SNOWSHOE MAGAZINE FEATURED ARTICLE:

The Narcisse Wildlife Management Area – Snowshoeing Manitoba’s Interlake

It is a common misconception that Manitoba is a land of farms and wide-open prairies. The truth is, Manitoba is a varied land – sure there is farmland and prairies, but they make up but a small portion of the province. Manitoba’s landscape is a cornucopia of geographic features, with numerous lakes and forests, valleys and rocky outcrops. North of Winnipeg, the provincial capital and largest city, lays the Interlake Region – an area bordered by Lakes Winnipeg, Manitoba, and Winnipegosis. Here the farmland that is predominant in the southern region of the province gives way to mixed forest. The landscape is scarred by boulders, remnants of the glacial Lake Agassiz’s retreat thousands of years ago.

The Narcisse WMA lies approximately an hour north of Winnipeg, in the heart of the Interlake. Covering an area of 11,882 ha, the WMA is best known for its snake population – Narcisse is home to the largest concentration of snakes on the planet, with as many as 70,000 red-sided garter snakes taking up winter residence in the limestone caves below the frost line. But the mixed forest and limestone escarpment is also an ideal place to spend a winter’s day snowshoeing.

In spring and fall, the WMA is crawling with visitors to the snake dens, but since it is not serviced in winter, you’ve pretty much got the area to yourself. But despite the lack of people (and snakes) in winter, you are not alone – the Narcisse WMA is teaming with life; the signs are all are all around. A herd of 1000 white-tailed deer call the WMA home for the winter. Signs of their presence are everywhere, as their trails crisscross the WMA. You can also see where they have cratered through the snow in search of food and shelter from the cold. Their numbers are such, that a deer encounter is the norm and not a rare experience in winter.

If you listen carefully as you traverse the virgin snow, you can hear the mournful warning howl of a coyote in the distance. Their tracks are also prominent and easy to follow, but they themselves remain rather reclusive and are generally heard but not seen. As you travel through the forest, there is also the chance that you will come across a roughed grouse or two as they burst from their hiding place in an explosion of snow. The WMA is also home to a small number of elk and moose.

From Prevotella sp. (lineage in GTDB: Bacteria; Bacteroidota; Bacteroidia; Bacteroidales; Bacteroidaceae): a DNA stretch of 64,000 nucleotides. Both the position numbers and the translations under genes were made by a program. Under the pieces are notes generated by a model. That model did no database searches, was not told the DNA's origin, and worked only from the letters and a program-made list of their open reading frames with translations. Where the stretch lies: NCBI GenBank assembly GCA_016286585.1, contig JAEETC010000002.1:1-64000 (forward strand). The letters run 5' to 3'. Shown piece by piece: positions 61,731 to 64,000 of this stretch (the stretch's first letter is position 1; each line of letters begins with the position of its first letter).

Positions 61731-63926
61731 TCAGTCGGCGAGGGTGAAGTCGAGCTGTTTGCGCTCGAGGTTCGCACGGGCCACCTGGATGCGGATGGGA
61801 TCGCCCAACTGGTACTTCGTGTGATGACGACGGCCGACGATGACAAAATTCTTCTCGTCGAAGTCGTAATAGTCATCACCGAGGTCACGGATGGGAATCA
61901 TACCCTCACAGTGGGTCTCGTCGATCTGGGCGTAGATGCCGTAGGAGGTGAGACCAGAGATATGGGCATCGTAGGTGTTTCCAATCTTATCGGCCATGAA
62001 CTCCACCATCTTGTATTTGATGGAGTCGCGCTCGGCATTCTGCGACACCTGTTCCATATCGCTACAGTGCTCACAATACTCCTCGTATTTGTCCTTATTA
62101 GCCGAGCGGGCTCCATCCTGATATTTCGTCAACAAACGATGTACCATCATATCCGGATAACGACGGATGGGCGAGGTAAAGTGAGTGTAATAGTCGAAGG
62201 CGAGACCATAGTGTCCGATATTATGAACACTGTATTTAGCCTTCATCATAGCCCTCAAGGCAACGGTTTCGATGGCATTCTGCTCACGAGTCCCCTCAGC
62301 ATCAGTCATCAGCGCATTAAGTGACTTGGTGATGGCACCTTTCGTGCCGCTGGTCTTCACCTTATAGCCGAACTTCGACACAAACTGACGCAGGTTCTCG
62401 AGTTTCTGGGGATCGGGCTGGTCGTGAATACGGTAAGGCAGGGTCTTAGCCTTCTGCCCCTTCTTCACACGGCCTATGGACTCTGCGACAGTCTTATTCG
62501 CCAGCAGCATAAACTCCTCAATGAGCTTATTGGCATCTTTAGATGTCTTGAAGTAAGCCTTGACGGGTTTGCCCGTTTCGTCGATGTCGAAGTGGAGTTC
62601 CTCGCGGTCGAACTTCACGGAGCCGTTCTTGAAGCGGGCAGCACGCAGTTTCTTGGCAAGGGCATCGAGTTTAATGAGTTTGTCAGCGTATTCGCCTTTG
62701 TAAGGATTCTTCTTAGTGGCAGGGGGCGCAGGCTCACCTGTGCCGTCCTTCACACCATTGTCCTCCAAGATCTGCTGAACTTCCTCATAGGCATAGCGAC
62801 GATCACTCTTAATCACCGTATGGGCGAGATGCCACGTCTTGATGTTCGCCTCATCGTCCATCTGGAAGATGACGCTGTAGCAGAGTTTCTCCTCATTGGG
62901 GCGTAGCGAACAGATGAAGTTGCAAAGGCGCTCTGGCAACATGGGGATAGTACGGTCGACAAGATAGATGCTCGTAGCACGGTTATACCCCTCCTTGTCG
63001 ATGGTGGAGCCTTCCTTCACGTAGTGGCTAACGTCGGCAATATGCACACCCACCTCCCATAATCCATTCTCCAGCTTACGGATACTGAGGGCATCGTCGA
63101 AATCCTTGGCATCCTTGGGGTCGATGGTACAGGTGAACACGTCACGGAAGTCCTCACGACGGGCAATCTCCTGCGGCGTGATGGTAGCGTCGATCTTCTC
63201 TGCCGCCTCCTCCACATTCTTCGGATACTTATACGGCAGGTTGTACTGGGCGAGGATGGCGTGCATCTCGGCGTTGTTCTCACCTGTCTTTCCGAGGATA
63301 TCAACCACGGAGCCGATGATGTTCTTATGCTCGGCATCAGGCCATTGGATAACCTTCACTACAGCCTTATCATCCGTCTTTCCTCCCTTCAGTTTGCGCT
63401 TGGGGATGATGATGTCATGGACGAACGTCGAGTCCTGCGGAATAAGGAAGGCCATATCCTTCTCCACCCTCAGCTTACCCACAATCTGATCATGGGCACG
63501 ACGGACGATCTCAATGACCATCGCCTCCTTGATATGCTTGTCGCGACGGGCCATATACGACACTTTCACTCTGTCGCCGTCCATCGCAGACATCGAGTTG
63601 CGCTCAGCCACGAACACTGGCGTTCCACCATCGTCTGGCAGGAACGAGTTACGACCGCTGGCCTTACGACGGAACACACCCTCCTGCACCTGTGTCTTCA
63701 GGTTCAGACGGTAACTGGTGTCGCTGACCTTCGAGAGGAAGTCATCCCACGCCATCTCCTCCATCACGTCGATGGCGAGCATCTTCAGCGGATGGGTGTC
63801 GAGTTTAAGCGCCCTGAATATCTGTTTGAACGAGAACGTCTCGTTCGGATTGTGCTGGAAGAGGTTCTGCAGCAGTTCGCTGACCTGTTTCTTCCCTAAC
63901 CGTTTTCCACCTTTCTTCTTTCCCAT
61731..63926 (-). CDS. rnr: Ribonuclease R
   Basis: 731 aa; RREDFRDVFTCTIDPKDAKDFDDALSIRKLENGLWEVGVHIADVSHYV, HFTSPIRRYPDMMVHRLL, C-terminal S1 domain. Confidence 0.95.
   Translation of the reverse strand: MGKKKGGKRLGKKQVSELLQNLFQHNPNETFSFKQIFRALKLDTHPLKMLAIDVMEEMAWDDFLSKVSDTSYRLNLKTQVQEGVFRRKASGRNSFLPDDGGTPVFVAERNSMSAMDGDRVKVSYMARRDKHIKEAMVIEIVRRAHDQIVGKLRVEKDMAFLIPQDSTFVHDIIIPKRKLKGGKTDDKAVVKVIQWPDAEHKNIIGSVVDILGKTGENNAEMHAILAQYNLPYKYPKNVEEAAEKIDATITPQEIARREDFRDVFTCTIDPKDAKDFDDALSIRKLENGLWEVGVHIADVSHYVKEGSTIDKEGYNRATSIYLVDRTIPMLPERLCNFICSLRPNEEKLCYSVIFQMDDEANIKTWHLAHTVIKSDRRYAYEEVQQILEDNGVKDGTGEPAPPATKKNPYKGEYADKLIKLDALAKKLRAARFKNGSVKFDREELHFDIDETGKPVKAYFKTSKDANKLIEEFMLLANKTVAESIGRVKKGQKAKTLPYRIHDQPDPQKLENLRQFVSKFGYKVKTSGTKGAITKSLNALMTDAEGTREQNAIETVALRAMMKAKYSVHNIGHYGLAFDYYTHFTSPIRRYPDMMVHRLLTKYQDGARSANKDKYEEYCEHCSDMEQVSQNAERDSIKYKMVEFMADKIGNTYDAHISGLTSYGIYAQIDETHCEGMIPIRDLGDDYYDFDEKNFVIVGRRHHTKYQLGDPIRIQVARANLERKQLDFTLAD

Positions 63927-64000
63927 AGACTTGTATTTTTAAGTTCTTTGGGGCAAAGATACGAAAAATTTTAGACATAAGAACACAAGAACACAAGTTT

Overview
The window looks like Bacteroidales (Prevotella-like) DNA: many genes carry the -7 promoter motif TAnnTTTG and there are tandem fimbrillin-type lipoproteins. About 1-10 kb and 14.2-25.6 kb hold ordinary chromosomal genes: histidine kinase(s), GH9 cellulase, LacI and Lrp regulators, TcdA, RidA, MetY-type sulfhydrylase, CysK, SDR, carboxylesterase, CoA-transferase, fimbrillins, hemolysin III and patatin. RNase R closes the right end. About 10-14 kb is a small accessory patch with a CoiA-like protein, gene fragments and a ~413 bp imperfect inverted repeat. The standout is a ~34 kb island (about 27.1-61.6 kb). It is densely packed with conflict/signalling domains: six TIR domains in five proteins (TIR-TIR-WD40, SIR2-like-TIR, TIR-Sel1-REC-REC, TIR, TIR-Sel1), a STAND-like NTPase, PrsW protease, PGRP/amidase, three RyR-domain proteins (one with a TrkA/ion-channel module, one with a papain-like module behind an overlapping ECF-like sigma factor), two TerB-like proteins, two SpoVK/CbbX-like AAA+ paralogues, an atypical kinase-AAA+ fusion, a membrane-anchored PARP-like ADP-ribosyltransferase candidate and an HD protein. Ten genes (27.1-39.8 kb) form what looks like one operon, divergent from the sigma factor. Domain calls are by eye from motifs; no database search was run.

To access the WMA in winter, be prepared to park on the side of the highway – the parking lot by the snake dens on the east side of PTH 17 is not cleared in winter and can be covered with a couple of feet of snow (or more). Personally, I prefer driving to Chatfield and heading west on PR 419 – there are a number of trails that lead directly off of the road on both sides. The trail near the snake dens runs is a 3km loop winding its way through mixed aspen forest and open grasslands and is fairly easy to traverse (the trail is well maintained with trees and bush having been cleared from the trail allowing for two people on snowshoes to pass in most areas side by side). The western section of the WMA is not maintained to the same degree as the snake dens, but if you don’t mind following a deer run of the main trails, there is plenty to explore.

Temperatures can be down right nasty in the Interlake – on a visit last February, the mercury dipped to a frigid –37 C including wind chill – so dress accordingly. There is also very little in terms of services in the area, so bring what you need – lunch, a thermos of coffee, cell phone, etc… But a winter trip to the Narcisse WMA is certainly worth it. The snakes may be the reason most people come to Narcisse, but the snowshoeing is well worth a winter daytrip.

Getting There:

The Narcisse WMA is located roughly 100 km north of Winnipeg. From Winnipeg follow PTH 7 north to Teulon (45 km), then turn northwest on to PTH 17 for an additional 45km to the hamlet of Narcisse. The WMA is located six km past Narcisse, but you can also continue on to Chatfield and turn right (west) at PR 419; the WMA straddles the road here and there are trails and access points on either side. Just remember, the WMA is not serviced in winter, so you are basically on your own out there. If you want to make your stay an over-nighter, take PR 231 (just north of Narcisse) east for 43 km (about half an hour), to the town of Gimli on the shores of Lake Winnipeg. Gimli boasts a couple of nice hotels (the Lakeshore Resort) and restaurants. You can also snowshoe along the shores of Lake Winnipeg, which is a fine trip all on its own. For more information about the Narcisse WMA visit: http://www.gov.mb.ca/conservation/wildlife/managing/snakes_narcisse.html.

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About Craig Gillespie

Craig Gillespie is a freelance writer, residing in Winnipeg, Canada (Winterpeg to some), in a 100-year old home with his wife, three children, and the mice that seem to magically appear, like clockwork, each Fall. He has a passion for long run-on sentences, and all thing outdoors.